All factory ammo is loaded to pressures very near SAAMI max pressure specs. This is where the overall performance .... velocity and accuracy .... are typically the best. When a cartridge is designed, the designer submits data to SAAMI and that becomes the standard. The rifle itself must hold up to proof loads, which are pressure rated much higher than published specs. The 6.5x55mm Swede is a bit unique because it was developed back in the late 1800s for the Swede Mauser Rifle... long before pressure testing was invented. It has two sets of pressure specs ... one for the old Swedish Mausers (51k psi, military and SAAMI spec) and one for modern rifles (55~58k psi) ... kind of like 45 Colts with "Ruger Only" loads. With exception of Lapua and a few other European ammo manufacturers, store bought 6.5x55 ammo is loaded to the lower 51k psi spec. A modern rifle like a Ruger #1 is made to take 58k psi Lapua loads with ease. If you have a Speer #14 manual, check out page 311 where Speer loads go up to 58k psi.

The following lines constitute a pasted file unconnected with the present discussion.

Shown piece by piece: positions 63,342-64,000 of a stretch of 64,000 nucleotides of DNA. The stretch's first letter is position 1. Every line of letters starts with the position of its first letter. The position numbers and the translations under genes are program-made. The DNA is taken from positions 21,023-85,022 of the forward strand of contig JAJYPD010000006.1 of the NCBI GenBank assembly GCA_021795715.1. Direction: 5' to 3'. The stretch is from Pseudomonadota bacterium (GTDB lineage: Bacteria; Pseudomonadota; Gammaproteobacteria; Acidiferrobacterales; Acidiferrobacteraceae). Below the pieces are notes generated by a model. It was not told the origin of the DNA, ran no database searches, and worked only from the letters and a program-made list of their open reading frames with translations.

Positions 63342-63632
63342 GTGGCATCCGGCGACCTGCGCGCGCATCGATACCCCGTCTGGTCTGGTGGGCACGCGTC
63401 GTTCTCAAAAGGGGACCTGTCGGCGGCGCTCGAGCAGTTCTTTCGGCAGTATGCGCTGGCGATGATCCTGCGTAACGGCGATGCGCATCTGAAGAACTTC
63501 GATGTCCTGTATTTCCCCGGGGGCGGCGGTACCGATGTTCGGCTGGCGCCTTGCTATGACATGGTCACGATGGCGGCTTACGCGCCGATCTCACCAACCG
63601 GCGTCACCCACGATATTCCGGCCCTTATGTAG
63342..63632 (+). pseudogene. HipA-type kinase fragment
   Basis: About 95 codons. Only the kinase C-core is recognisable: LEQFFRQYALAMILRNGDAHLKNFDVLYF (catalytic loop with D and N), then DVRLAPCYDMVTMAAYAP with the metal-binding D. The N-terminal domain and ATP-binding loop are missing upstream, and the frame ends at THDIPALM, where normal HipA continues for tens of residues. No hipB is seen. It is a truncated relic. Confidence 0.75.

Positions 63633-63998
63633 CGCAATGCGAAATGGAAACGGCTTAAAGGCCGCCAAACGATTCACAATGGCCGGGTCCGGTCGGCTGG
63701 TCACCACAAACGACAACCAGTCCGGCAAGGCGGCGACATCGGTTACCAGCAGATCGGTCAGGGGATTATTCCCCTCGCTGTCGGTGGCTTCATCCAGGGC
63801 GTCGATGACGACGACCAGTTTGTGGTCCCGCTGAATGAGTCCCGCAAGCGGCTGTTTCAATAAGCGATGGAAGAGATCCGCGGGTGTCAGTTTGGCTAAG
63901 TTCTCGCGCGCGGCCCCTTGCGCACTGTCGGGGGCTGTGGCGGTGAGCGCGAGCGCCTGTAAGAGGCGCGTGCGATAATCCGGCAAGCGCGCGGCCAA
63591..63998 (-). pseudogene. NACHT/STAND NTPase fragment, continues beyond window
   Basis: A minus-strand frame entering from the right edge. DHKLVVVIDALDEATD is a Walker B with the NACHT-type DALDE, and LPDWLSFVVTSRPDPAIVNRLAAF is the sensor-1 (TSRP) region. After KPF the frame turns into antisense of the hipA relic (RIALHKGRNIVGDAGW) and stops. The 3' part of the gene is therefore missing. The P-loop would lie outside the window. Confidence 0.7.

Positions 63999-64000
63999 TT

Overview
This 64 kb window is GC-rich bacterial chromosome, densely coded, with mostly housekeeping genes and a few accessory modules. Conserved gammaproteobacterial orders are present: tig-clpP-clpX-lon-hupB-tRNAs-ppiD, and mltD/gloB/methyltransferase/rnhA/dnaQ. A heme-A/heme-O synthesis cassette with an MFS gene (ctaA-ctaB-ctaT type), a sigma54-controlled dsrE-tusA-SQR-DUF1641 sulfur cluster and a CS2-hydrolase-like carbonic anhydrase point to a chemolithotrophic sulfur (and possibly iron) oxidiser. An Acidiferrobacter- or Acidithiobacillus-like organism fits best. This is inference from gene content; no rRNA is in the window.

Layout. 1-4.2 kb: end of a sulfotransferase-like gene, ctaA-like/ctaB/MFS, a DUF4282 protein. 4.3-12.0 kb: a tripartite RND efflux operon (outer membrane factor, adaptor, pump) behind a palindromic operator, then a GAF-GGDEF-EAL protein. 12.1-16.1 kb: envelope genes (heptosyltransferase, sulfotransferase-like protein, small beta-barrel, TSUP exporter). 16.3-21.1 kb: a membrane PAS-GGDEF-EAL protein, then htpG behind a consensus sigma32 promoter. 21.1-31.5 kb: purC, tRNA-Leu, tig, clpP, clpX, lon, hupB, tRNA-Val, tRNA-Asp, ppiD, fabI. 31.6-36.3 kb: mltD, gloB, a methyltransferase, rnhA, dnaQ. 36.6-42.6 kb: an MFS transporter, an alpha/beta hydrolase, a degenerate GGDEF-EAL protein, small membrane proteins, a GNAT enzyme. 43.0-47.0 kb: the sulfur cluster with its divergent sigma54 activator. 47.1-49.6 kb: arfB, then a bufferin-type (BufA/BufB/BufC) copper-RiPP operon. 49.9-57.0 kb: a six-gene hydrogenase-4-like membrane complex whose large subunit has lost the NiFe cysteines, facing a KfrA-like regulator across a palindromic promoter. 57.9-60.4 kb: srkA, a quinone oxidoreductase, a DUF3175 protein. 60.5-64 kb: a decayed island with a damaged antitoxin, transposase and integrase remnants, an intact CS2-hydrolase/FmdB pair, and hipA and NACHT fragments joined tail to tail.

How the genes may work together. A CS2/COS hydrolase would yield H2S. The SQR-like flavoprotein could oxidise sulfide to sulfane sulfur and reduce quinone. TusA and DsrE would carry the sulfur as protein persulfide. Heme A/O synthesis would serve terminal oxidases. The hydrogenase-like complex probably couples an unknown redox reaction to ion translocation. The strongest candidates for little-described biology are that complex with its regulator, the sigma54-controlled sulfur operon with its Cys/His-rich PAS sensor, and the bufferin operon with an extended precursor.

I use QuickLOAD for a sanity test but not for actual reloading data. In this case, ADI's reloading manual lists loads for a compatible bullet with the minimum charge at 41.5gr and the max at 46 gr. no1 swedish's load is a full grain under max so even if QuickLOAD is not accurate, ADI's load data is. Turns out ... both are very close to the same velocity and chamber pressure so I tend to believe them.

Granted, not all rifles chambered for the same cartridge are created equal. Some have much stronger actions, some have better metallurgy, some are thicker, thinner, etc. but chamber pressure will be near identical with the same ammo despite the mechanical differences. Ruger #1s have a very strong action ... much stronger than a comparable bolt action rifle in the same chambering. Ruger uses the same action in huge elephant guns such as a 458 Lott so it has to be very strong.